Tuesday, September 30, 2014

Kochs sent hundreds of thousands of fake voter registration mailings in North Carolina

by Joan McCarter, DailyKos

When the North Carolina arm of the Koch brothers' Americans for Prosperity group tried to register a cat to vote it was amusing. But with more of the story unfolding now, it's downright infuriating.

It didn't make any sense. Jennifer Odom's daughter shouldn't have gotten anything in the mail, let alone a voter registration form. "It was disturbing for a couple of reasons," said Odom. "First, Samantha would only be four-and-a-half years old. So it's a far cry from the age of voting. Secondly, she passed away two years ago."

Odom says her daughter died on Sept. 11, 2012.

"That's right about the time we started getting these notices," said Odom.

It turns out that AFP has sent hundreds of thousands of these error-ridden, confusing voter registration forms in North Carolina, and both local elections offices and the state board of elections have been swamped with phone calls from confused voters. The forms had numerous bits of misinformation, from filing deadlines to where to send the completed forms to who to contact for more information. The scope of this misinformation is massive, considering it's gone to hundreds of thousands of voters, and has resulted in an investigation by the state, after the state Democratic Party filed an official complaint. Deliberately misinforming voters is a felony.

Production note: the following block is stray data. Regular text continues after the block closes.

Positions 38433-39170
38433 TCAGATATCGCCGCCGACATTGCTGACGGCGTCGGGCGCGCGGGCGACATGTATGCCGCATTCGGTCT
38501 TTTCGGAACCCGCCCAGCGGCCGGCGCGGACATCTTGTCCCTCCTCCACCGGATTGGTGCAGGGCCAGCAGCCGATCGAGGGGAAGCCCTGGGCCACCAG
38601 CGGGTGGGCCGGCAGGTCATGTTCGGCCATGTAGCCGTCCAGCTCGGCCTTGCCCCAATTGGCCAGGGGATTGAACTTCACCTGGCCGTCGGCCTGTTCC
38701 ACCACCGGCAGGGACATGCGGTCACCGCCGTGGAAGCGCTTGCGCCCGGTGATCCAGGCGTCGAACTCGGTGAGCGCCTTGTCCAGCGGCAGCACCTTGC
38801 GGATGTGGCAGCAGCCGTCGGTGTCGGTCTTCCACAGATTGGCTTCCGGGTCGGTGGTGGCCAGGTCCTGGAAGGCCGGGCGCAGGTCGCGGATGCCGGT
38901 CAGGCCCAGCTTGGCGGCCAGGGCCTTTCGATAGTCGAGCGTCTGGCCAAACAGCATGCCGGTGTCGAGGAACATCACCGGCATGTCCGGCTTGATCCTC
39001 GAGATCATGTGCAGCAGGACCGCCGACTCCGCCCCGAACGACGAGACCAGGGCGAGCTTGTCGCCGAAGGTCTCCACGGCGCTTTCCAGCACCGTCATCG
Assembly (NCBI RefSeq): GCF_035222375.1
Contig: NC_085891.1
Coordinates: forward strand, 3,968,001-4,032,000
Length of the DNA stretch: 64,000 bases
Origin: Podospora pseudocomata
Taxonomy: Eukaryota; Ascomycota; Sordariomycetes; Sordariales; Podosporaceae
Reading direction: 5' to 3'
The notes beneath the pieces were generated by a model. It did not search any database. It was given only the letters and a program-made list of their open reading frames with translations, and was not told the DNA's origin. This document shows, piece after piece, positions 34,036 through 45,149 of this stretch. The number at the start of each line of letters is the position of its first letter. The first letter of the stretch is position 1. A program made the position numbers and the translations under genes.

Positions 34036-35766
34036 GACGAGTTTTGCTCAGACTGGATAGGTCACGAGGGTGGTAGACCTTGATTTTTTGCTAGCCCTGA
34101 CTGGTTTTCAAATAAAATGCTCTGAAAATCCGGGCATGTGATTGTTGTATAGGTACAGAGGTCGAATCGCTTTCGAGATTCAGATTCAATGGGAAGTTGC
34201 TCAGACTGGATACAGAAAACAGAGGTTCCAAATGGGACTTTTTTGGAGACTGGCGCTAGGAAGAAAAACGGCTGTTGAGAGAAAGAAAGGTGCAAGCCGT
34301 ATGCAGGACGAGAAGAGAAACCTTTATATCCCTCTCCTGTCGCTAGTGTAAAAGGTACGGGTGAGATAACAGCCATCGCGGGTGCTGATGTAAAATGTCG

But here's an interesting part to the story. Remember all the pooh-poohing about the Democrats' strategy of hitting the Kochs? When Republicans and pundits alike were saying that the Koch brothers had no name recognition and it would all backfire? Look at how the local news framed this story: "The group behind the mailing is the sharply conservative, Koch brothers-backed Americans for Prosperity Foundation." No, nobody ever heard of the Kochs and their anti-democratic activities.

So far, there's no word whether AFP is trying this in other states with tightly contested Senate races, but as David Ramsey points out in the Arkansas Blog, they've got affiliates in a lot of states, and they're on a mission to misinform "educate" voters and "keep get out the vote" this cycle. So this probably won't be the last we hear of their phony voter registration drives.

(More here.)


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